To create a project, go to the Projects tab and click the “New Project” button. Now you can create OLAP cubes in the project. To do that, we will need to use the “New Cube” button, fill in the name of the cube and proceed to its development.

Let's dwell on the rest of the project's functionality. Under the name of the project, we can see a menu of tabs, out of which it is worth elaborating on the Update, Export, and Snapshots tabs. On the Export tab, we can save the project structure as an XML file. In this way, you can migrate projects from one Adaptive Analytics server to another or clone projects to connect to multiple data sources with the same structure. On the Update tab, we can insert text from the XML document and bring the cube to the structure that is described in this document. On the Snapshots tab, we can do version control of the project, switching between different versions if desired.

Now let's talk about what the Adaptive Analytics cube contains. Upon entering the cube, we are greeted by a description of its contents which shows us the type and number of entities that are present in it. To view its structure, press the “Enter model” button. It will bring you to the Cube Canvas tab, which contains all the data tables added to the cube, dimensions, and relationships between them.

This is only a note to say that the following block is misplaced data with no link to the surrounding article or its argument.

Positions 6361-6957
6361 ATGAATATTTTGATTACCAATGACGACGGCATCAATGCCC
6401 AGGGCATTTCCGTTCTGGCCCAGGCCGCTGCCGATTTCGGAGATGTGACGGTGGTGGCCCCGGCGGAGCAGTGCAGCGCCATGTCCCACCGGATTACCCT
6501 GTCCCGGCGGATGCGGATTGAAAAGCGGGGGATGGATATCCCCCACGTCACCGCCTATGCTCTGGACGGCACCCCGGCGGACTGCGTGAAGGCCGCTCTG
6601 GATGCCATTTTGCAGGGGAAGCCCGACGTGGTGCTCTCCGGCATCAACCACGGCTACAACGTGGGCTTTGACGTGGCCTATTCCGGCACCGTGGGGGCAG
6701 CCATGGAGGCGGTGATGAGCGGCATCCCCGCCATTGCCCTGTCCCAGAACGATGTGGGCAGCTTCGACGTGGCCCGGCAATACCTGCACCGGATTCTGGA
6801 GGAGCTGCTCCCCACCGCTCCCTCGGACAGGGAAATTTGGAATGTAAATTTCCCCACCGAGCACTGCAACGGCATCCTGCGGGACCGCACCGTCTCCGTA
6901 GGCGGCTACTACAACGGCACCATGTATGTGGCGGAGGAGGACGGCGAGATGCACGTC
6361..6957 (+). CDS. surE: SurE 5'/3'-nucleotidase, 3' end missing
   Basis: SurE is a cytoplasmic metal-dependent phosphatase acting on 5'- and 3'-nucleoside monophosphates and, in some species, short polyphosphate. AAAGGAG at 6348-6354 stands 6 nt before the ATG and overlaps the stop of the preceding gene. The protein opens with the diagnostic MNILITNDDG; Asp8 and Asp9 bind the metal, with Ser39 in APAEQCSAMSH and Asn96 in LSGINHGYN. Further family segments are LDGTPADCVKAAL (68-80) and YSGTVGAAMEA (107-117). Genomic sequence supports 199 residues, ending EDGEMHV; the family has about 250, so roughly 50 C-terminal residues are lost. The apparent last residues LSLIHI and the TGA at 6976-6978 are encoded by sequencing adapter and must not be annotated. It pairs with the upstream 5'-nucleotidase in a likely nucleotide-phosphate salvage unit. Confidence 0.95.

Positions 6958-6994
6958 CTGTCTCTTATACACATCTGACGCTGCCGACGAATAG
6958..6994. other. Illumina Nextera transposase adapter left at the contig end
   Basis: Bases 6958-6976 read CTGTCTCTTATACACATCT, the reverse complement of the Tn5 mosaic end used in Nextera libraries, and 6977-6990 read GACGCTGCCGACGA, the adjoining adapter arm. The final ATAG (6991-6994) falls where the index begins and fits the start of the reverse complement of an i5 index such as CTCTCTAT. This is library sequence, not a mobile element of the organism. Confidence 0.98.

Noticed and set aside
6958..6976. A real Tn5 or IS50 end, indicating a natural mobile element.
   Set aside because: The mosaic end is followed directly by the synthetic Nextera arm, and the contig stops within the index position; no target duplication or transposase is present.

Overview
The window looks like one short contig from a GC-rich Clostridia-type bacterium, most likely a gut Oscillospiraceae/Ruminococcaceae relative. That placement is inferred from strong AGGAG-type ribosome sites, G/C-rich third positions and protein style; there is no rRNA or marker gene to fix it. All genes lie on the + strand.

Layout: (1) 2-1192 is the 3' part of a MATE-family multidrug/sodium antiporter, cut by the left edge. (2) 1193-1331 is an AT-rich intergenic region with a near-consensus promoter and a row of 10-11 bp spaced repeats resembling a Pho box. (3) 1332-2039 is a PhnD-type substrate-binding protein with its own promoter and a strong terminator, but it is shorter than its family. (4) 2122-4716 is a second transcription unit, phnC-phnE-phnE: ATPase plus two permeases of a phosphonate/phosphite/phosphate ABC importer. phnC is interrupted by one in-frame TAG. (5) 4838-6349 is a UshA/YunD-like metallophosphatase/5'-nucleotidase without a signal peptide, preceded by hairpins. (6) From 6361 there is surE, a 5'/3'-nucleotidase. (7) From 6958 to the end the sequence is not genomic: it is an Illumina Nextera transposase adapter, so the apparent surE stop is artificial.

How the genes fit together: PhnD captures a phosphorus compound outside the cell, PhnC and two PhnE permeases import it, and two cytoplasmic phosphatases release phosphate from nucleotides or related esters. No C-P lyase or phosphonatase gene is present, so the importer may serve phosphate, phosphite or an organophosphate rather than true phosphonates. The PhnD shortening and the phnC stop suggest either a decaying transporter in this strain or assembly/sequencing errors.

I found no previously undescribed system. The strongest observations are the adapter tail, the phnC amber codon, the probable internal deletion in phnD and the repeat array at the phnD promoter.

In order to get data into the cube, we need to go to the Data Sources tab on the right control panel. The icon of this tab looks like a tablet. Here we should click on the “hamburger” icon and select Remap Data Source. We select the data source we need by name. Congratulations, the data has arrived in the project and is now available in all its cubes. You can see the namespace of the IRIS structure on this tab and what the data looks like in the tables.

Now it’s time to  talk about each entity that makes up the structure of the cube.

We will start with separate tables with data from the namespace of IRIS, which we can add to our cube using the same Data Sources tab. Drag the table from this tab to the project workspace. Now we can see a table with all the fields that are in the data source. We can enter the query editing window by clicking on the “hamburger” icon in the upper right corner of the table and after that going to the “Edit dataset” item.